Control units of the type referred to are normally arranged to receive sensor signals from various parts of the vehicle, e.g. gearbox, engine, clutch and/or other control units or
components of the vehicle, such as the exhaust temperature sensor 206 depicted in Fig. 2. The control signals generated by control units normally depend both on signals from other control units and on signals from components. For example, the control exercised by the control unit 204 over supply of additive to the exhaust flow 119 will depend on, for example, information received from, for example, one or more further control units. For example, the control may be at least partly based on information from the control unit 117 which is responsible for the look-ahead function and/or the control unit 115 which is responsible for the function of the gearbox 103, and from the control unit or units which control clutch and/or engine functions, e.g. the control unit 116.
The control units are further arranged to deliver control signals to various parts and components of the vehicle, e.g. to means for control of the injection nozzle 205, in order to control them. The present invention may be implemented in any of the above control units, or in some other suitable control unit in the vehicle's control system.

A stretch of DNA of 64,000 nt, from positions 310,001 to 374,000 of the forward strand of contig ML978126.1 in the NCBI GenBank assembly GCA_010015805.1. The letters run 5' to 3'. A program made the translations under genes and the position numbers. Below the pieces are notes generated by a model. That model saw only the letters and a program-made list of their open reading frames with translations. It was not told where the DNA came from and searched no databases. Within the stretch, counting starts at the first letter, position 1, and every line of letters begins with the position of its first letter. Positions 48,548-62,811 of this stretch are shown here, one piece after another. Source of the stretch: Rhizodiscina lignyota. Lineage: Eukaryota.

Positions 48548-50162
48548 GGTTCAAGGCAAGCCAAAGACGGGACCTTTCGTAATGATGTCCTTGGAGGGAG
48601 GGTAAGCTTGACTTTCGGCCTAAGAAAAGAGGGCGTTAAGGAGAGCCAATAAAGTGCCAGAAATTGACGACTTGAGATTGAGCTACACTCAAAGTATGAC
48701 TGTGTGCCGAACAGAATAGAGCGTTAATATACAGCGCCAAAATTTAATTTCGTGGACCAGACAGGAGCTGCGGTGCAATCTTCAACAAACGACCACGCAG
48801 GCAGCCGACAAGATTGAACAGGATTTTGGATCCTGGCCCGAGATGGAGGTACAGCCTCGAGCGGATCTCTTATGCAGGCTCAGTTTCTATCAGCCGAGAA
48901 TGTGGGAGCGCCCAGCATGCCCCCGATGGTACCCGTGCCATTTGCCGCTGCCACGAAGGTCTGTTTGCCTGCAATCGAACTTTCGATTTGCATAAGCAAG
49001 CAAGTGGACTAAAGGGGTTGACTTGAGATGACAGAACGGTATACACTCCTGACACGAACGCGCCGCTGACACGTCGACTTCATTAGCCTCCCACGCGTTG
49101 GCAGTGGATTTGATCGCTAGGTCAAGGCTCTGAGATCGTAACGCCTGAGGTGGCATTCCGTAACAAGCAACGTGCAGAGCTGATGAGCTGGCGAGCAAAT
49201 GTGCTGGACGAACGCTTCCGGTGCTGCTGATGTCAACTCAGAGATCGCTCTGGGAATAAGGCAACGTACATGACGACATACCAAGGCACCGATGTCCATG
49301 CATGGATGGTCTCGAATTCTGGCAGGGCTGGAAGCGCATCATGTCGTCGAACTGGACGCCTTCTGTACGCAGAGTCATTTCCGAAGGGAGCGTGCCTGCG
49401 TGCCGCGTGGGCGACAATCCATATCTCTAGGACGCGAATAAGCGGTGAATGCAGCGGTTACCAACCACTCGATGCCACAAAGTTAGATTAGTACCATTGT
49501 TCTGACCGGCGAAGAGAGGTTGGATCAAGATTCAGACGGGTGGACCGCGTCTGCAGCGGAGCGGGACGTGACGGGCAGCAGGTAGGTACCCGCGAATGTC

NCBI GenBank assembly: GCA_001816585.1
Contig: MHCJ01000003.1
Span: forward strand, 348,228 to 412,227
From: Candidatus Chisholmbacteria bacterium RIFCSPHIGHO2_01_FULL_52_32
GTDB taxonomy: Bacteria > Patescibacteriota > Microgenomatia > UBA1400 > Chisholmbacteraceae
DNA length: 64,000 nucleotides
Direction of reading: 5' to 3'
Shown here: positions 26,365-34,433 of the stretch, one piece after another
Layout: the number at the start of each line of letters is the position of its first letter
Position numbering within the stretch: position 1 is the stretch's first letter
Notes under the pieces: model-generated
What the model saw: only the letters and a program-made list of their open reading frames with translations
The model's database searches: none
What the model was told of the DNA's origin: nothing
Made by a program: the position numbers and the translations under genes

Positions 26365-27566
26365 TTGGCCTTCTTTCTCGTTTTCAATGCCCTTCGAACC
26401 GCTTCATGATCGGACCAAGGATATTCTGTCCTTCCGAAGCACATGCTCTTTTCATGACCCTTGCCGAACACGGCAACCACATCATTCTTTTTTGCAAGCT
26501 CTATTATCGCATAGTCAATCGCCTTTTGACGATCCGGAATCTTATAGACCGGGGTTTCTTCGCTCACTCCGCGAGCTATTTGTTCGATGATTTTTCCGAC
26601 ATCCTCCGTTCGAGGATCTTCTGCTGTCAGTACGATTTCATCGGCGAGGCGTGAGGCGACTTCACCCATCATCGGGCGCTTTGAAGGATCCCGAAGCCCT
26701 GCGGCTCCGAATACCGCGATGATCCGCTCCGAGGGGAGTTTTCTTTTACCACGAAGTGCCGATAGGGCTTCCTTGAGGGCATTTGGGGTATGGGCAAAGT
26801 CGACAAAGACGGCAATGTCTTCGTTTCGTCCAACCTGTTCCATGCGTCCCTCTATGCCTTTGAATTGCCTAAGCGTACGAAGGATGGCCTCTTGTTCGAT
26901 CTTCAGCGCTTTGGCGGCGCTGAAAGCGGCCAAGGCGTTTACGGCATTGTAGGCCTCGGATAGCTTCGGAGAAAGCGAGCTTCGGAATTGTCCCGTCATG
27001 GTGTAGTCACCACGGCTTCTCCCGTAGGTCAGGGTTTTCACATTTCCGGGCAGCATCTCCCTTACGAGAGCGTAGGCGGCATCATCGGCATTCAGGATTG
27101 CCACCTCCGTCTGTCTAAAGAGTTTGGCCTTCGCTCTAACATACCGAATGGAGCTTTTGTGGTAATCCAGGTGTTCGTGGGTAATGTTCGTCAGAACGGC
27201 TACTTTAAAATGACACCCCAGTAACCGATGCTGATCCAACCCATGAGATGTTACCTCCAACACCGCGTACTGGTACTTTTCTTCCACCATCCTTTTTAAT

The control is often governed by programmed instructions.
These programmed instructions take typically the form of a computer programme which, when executed in a computer or control unit, causes the computer/control unit to effect desired forms of control action, e.g. method steps according to the present invention. The computer programme usually takes the form of a computer programme product 109 which is stored on a digital storage medium 121 (see Fig. lb), e.g. ROM (read-only memory) , PROM (programmable read-only memory) , EPROM (erasable PROM), flash memory, EEPROM (electrically erasable PROM), a hard disc unit etc., in combination with or in the control unit, and which is executed by the control unit. The vehicle's behaviour in a specific situation can thus be adjusted by altering the computer programme's
instructions . An example of a control unit (the control unit 204) is depicted schematically in Fig. lb, which control unit 204 may in its turn comprise a calculation unit 120 which may take the form of substantially any suitable type of processor or microcomputer, e.g. a circuit for digital signal processing (Digital Signal Processor, DSP), or a circuit with a